Security Council resolutions have undergone an important evolution over the last two decades. While continuing its traditional role of determining state-specific threats to peace and engaging accordingly in various peaceful or coercive measures, the Security Council has also adopted resolutions that have effectively imposed legal obligations on all United Nations member states.
This book seeks to move away from the discussions of whether the Security Council – in the current composition and working methods – is representative, capable or productive. Rather it assesses whether legislative activity by the Security Council can be beneficial to international peace and security. The authors examine and critique the capacities of the Security Council to address thematic international threats - such as terrorism, weapons proliferations, targeting of civilians, recruitment of child soldiers, piracy – as an alternative to the traditional model of addressing country-specific situations on a case-by-case basis. Ultimately, the book seeks to assess the efficacy of the Security Council as global legislator in terms of complementing the Security Council’s mandate for the maintenance of international peace and security with a preventative and norm-setting capacity.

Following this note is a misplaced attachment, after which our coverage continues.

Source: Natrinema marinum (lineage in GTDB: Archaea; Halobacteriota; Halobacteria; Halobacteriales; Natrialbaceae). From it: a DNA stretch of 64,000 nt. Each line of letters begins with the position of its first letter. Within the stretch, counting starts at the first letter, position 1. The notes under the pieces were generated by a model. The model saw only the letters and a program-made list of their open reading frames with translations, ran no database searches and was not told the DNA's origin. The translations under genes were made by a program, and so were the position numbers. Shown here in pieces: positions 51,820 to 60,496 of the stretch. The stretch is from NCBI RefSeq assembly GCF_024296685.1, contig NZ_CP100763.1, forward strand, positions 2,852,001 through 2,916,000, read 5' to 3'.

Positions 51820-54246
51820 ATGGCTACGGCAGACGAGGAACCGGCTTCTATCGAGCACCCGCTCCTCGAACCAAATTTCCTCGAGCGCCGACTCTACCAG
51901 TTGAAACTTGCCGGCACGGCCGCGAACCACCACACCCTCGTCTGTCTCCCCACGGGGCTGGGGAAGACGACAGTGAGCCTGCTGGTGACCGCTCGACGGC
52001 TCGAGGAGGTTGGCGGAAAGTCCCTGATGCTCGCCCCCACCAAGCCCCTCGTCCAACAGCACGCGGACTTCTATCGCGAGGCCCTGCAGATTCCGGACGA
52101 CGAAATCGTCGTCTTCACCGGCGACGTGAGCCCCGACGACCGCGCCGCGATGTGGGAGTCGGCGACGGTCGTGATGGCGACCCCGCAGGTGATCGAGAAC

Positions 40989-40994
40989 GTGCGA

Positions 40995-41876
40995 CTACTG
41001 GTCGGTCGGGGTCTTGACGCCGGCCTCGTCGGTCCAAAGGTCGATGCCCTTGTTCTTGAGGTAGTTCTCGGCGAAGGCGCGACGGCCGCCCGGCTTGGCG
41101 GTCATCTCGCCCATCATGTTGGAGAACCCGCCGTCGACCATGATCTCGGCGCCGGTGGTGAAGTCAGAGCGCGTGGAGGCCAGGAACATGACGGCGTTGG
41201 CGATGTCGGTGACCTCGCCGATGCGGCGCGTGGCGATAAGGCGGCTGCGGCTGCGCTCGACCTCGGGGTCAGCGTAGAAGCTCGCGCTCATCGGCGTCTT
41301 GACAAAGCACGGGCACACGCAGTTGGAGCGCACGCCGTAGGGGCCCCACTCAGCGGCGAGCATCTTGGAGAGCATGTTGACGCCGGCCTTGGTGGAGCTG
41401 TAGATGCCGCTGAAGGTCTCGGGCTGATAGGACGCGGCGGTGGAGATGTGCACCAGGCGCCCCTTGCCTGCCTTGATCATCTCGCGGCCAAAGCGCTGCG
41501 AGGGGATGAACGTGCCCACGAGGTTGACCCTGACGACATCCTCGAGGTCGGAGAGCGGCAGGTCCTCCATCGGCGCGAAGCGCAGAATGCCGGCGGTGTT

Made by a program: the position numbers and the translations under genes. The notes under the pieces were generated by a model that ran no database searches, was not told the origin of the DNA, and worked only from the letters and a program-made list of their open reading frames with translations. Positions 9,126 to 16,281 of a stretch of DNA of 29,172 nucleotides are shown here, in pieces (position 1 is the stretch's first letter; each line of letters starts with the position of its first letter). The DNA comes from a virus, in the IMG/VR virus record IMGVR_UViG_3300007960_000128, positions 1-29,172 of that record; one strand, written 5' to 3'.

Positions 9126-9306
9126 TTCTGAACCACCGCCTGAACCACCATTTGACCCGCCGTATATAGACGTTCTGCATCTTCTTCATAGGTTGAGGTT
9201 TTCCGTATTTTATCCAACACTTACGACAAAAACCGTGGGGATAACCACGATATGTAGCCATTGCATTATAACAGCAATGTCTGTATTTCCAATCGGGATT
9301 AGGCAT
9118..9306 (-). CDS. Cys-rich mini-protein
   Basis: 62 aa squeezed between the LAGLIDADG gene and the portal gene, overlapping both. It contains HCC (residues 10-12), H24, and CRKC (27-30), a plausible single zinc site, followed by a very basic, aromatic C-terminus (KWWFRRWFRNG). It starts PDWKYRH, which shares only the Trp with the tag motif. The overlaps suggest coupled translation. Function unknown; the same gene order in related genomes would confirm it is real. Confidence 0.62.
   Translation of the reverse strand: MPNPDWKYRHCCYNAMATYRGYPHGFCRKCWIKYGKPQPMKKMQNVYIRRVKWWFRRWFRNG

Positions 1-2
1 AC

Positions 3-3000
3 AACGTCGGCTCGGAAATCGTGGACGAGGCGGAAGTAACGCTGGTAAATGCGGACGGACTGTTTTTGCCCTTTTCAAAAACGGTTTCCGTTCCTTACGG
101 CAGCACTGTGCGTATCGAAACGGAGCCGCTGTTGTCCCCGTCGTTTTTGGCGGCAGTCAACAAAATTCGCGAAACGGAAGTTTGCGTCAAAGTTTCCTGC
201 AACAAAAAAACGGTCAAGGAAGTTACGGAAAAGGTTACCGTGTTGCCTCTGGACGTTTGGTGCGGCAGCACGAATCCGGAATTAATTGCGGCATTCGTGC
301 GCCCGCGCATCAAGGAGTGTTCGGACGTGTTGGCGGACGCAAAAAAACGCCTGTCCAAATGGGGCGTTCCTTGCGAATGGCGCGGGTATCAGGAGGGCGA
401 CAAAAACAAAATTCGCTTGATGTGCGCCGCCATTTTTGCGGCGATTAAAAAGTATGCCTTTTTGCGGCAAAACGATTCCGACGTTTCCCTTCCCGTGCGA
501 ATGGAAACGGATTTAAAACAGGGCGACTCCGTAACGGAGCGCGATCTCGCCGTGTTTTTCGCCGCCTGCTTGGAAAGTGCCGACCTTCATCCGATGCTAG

The book presents views from a diverse range of Security Council stakeholders including academic scholars, political analysts, and international lawyers. This resource will be of great interest to students of international relations, international organizations and international security studies alike.